By Zachary Barnes
Old Town Lansing Times Staff Reporter
Old Town is subject to the population shift of millennials moving back into the urban core, after so many years of sprawl, because of its walkability and number of things to do.
“What we seem to be observing is that young millennials seem to have different interests and life style choices,” said Rex LaMore, a member of Michigan State University’s Urban and Regional Planning faculty. “They want to be in interesting places where there are a lot of opportunity and things to do. So they are moving back into central cities.”
Old Town offers an array of unique festivals, an assortment of different styles of restaurants, and many niche shops as well as shops for basic necessities. Tara Smith, the marketing lead at Gillespie Group developing, says these are the kinds of places recent college grads and younger people, specifically millennials, are looking for when they are searching for a place to live. Time magazine defined a millennial as someone born between the years of 1980 and 2000.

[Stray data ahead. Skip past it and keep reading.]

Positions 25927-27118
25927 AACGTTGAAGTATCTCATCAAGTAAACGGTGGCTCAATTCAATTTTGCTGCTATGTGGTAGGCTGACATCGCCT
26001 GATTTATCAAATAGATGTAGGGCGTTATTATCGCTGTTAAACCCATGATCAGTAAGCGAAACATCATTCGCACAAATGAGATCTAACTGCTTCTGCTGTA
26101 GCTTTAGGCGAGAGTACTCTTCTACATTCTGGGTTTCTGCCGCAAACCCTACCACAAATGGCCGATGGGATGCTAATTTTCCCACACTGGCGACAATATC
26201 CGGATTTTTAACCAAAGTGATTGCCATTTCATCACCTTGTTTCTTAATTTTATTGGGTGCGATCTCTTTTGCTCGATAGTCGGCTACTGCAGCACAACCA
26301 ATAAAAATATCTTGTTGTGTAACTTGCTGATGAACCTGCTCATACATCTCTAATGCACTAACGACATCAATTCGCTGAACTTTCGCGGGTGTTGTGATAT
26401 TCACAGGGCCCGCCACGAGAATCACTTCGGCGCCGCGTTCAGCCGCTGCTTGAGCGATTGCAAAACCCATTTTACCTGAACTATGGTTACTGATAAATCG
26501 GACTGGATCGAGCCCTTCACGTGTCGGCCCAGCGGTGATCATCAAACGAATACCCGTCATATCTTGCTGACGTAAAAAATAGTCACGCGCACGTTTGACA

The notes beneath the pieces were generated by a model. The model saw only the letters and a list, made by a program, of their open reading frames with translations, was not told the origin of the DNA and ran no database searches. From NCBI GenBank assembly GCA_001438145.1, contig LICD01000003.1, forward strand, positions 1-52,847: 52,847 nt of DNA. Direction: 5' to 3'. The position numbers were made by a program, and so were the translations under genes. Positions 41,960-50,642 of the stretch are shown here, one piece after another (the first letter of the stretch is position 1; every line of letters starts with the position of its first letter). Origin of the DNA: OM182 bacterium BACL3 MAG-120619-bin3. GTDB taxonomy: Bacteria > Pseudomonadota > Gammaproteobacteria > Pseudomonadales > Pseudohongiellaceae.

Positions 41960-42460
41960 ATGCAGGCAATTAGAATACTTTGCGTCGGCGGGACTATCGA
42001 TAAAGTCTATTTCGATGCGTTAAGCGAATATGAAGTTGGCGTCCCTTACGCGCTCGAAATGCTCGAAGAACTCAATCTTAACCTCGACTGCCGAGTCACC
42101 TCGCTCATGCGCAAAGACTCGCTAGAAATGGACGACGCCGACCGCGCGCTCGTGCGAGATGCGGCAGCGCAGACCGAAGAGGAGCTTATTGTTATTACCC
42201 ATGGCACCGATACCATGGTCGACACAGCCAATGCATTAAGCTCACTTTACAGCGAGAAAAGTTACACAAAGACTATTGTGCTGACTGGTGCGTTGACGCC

“Those little neighborhoods with the culture, and the walkability, and the lofts above the shops; they’re so eclectic and cute. We’re finding that these neighborhoods that are their own pocket of the city is something that is really popular right now, especially with millennials and recent grads from MSU,” said Smith.
Those now in the market to buy or rent are willing to sacrifice square footage or a grand kitchen if it means they can live in an accessible neighborhood with lots to do and a good community feel to it, like Old Town.
“We’re seeing that the focus used to be a lot on the inside of the units, but now it’s on the neighborhoods,” said Smith who has been involved with Gillespie Group for 12 years. “People choose now not so much on the inside, but where the community is located.”